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Thursday, 10 September 2015


Saw many people walking along Yio Chu Kang Rd on my way to Serangoon Gardens. Many carrying blue umbrellas and yellow toy hammers. Yes the Workers Party rally had just ended at Serangoon Stadium. Many made their way to Chomp Chomp and RT Restaurant at Gardens.
At Gardens I heard one young man said, I like lightning but overall hammer.
Why do I begin this article with something that sounded not too favourable to the PAP?
Am I perturbed by the huge crowd at opposition rallies, Workers Party in particular? I was, at the last GE. Not anymore today.
No matter how big a crowd at opposition rallies, they can never, let me say that again Never, come close to the send off party we had for PAP founder Mr Lee Kuan Yew. They paleD. But that's not the point for discussion now.
The young man who made those comments at Gardens represents one type of voters going to the polls on 11th September. I don't think he has reached the age for voting, nevertheless it counts. People like that are extreme "Casual Voters" that treats national elections as tournaments. Each has their favourite team and loyalty can go either way, entrenched or shift. Such voters find affinity with only the top one or two parties, at most three. If one of these parties suddenly find themselves phased out in elections, it will also gets eliminated at the same time.
Change voters are somewhat like the extreme casual voters except that they are determined that the ruling party must be changed irrespective whether they performed well or otherwise. For the fact that they have been there for too long, they must be replaced.
During the last General Election and the one before, there was much talk about protest votes. Such voters have no loyalty to any particular party. They only know of the ruling party and opposition. When their interests are being served, they vote the ruling party either as a reward or gratitude, but when their interest suffers, they vote opposition in protest and it does not matter who is contesting at where the live. When there there is a pressing issue of shortage of housing available in the face of rising prices, the favour swings towards oppositions. However, 3-cornered fights is what oppositions hate when voters have no allegiance. In the same vein when such pressing issues are being dealt with, the ruling party stands to gain. These are also casual voters except that they do have valid reasons to whoever they voted.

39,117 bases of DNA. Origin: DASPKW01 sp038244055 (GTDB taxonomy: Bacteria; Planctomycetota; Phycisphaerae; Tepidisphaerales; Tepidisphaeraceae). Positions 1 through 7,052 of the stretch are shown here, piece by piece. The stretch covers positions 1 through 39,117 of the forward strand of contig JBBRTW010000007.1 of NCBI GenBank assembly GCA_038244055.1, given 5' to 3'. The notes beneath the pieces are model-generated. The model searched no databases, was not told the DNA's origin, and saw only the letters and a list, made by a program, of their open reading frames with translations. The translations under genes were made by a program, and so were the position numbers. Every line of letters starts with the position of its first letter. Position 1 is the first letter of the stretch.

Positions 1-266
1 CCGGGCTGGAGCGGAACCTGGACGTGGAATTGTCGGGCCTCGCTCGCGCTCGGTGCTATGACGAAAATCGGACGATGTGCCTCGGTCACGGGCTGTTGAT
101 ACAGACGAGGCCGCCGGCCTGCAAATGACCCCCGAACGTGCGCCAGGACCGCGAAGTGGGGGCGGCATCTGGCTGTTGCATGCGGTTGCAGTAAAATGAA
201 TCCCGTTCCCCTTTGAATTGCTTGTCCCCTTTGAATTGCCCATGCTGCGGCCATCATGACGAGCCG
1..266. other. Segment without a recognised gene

There arise a wave of voters with very new behaviors. Maybe we shall just call them New Wave voters. These voters largely are those who have achieved a certain level of certainty and comfort in life. They have also acquired a certain degree of sense of fairness, sense of righteousness, sense of equality. They feel responsible towards society and are willing to take ownership of some of these societal issues. They exert demand on the ruling party to attend to and take immediate action on issues they raised. They are savvy in playing with strength and weaknesses of both the ruling and oppositions. These voters favours the oppositions because oppositions become tools in their attempts to move the ruling party's hands.
Out of the new wave of voters comes those who believed that there must be alternative. These voters are dogmatic about the need to have different views and choice for wider offering assures wiser decisions. These voters favours oppositions too as oppositions offer something different. But there is a danger to the position the take because theirs is based on the assumption that the ruling party remains government, therefore the need for alternative. Calling them Alternative Voters were germinated during a period when the ruling was not challenged to a point of losing power. But today, these voters are caught unprepared as their position is challenged that the assumption of the ruling party may not remain as government. They no longer can make thoughtless, effortless decision. They are forced to think, evaluate, and even make introspection, but it remains that a decision is hare to arrive at because they've been too comfortable before.
Practical voters don't get themselves too indulged in ideological debates between parties. They may have certain preferences but their voting behavior is not determined by what they believe, instead it is directed by very practical matters such as livelihood. In fact such voters are fearful of voting for oppositions as they prefer status quo over change. Change to them is disruption. Such voters are seldom swayed by rhetoric and persuasions. They will only change their minds with a traumatic experience or event that affects them directly. Such voters favours the ruling party.
What kind of voter are you? Maybe you are a mix of characteristics of the above.

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